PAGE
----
In 2010 my first novel, Crown of Dust, was among several books under consideration for a county reads program. It was dismissed after a small, vocal group of parents decided the content inappropriate. Had they read the book? Well, no. But they’d heard it was set in brothel, and the tagline provided by my publisher – “A gender bending story of love, friendship and redemption” – no doubt put them off.
It is true that the main character of the book is young woman who disguises herself as a man. And money is exchanged for sex. But if you’re hoping for a bodice buster, you’re out of luck. Crown of Dust is a coming of age story about identity, redemption, betrayal, and friendship. It features strong women surviving as best they can in a ramshackle settlement of men. Sexuality is part of the story, but not the story. (And really, if those parents wanted to strip the county of sexual references, they might have started by repainting the walls of the high school girls locker room.)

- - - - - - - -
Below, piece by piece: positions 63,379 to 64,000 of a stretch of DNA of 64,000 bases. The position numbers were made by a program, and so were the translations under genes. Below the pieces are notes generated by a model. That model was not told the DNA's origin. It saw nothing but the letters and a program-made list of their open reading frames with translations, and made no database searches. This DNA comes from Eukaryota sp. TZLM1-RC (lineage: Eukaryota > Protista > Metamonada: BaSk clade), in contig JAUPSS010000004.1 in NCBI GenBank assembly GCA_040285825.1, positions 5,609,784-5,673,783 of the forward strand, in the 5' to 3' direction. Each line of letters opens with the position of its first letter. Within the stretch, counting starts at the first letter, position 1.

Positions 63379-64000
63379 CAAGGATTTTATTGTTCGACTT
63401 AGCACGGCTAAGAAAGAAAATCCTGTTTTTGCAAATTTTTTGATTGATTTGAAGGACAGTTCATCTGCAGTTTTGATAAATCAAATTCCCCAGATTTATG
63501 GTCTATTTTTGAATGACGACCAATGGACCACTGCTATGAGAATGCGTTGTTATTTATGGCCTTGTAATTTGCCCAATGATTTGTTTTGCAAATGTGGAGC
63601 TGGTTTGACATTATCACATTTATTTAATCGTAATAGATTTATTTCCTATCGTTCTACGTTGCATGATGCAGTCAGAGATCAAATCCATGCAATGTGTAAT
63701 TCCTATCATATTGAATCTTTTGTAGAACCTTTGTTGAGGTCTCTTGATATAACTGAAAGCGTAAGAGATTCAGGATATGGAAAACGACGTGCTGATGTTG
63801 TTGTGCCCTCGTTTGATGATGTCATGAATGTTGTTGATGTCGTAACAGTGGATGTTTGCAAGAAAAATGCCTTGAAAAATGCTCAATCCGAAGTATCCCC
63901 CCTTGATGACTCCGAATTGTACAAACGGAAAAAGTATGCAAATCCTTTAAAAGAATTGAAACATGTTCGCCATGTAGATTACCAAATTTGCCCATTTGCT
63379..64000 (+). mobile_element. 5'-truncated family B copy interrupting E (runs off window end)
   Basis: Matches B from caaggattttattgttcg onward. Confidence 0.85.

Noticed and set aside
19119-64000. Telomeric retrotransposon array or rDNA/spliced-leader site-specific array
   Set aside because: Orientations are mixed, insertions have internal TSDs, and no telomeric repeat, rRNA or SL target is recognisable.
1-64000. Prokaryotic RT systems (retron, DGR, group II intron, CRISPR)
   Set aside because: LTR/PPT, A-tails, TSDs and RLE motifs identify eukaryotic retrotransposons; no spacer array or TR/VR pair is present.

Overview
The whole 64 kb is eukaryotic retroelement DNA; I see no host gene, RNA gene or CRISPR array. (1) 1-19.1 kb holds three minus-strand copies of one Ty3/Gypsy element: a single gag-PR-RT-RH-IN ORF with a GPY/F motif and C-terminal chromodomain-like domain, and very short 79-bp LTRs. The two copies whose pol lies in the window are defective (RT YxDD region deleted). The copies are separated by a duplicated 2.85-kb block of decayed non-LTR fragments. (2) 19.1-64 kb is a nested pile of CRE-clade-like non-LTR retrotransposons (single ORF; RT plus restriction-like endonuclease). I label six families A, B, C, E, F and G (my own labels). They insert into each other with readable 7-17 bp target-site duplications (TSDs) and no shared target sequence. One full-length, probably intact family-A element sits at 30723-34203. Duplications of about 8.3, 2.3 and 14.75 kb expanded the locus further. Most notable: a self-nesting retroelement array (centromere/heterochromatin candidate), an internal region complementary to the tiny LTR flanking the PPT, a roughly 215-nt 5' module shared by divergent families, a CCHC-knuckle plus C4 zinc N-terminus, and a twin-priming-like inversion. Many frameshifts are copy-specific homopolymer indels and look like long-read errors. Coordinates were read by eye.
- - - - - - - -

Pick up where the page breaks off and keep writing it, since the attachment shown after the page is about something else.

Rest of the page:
Set in California during the Gold Rush, my novel dramatizes the ways in which people on the western frontier established their own conventions of behavior suitable to their circumstances. It reveals that human love has never been restricted by gender and that, for better or worse, sex has always been a commodity, a source of female power and vulnerability. I write about these things because they are true, and not even particularly revelatory. I honor the presence and stories of strong women, gay men, and black men in a place and time from which they had been excised. There are a great many more stories yet to tell.
History is messy and more complex (and entertaining) than the tidy textbook myths we create to contain it. Crown of Dust revels in the mess and complexity, and for that reason suffered a fate far more common than a ban: quiet dismissal by a small minority of people who prefer their history sterilized, processed and vetted to resemble their own biases.